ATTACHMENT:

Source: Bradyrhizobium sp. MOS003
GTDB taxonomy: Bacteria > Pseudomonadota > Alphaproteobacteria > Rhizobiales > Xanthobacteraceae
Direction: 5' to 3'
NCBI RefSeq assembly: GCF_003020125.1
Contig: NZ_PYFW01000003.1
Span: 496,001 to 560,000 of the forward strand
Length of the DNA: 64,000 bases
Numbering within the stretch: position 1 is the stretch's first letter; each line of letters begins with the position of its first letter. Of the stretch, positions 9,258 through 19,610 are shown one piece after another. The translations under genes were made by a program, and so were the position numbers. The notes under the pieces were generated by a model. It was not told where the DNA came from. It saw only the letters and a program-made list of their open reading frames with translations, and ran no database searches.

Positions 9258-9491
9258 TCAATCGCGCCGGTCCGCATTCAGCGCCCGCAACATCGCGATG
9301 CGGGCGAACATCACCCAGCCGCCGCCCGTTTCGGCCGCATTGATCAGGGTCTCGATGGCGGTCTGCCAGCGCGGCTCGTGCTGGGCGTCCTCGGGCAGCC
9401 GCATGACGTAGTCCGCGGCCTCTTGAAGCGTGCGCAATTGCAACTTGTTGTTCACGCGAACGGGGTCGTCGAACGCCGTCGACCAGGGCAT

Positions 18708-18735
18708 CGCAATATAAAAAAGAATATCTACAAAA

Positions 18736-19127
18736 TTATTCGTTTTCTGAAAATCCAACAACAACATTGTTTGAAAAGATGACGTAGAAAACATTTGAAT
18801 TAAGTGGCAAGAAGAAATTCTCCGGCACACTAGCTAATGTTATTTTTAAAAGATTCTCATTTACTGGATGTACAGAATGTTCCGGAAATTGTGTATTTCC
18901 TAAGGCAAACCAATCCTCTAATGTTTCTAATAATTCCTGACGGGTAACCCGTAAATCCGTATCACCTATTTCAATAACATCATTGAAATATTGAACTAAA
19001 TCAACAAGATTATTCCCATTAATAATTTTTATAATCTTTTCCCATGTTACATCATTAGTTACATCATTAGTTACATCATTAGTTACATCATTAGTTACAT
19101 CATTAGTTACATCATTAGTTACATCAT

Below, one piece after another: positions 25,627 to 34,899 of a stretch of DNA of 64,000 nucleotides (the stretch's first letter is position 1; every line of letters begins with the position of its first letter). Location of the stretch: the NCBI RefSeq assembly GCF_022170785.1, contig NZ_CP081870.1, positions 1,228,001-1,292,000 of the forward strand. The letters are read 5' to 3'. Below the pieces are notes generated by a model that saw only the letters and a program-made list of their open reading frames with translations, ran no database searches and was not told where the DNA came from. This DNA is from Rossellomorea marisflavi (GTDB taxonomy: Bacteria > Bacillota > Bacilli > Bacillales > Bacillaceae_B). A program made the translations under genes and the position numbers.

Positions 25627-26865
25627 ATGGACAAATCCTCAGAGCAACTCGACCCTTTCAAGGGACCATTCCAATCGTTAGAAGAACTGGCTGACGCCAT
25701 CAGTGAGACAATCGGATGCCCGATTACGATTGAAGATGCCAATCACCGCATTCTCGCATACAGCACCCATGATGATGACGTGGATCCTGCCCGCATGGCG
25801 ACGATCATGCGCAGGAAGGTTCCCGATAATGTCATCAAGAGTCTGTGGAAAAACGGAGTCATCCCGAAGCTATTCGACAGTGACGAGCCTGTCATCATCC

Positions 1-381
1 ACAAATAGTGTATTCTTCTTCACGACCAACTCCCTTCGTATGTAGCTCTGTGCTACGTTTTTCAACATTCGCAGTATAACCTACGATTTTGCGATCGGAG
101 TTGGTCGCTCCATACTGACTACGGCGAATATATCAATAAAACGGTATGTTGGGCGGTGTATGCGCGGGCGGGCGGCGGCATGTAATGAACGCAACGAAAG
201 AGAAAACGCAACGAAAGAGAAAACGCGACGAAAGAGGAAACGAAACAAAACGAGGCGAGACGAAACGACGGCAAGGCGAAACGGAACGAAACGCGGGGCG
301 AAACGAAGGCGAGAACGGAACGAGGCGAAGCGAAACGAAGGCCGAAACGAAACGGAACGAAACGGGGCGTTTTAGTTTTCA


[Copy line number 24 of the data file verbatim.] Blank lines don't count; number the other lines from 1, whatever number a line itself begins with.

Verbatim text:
25701 CAGTGAGACAATCGGATGCCCGATTACGATTGAAGATGCCAATCACCGCATTCTCGCATACAGCACCCATGATGATGACGTGGATCCTGCCCGCATGGCG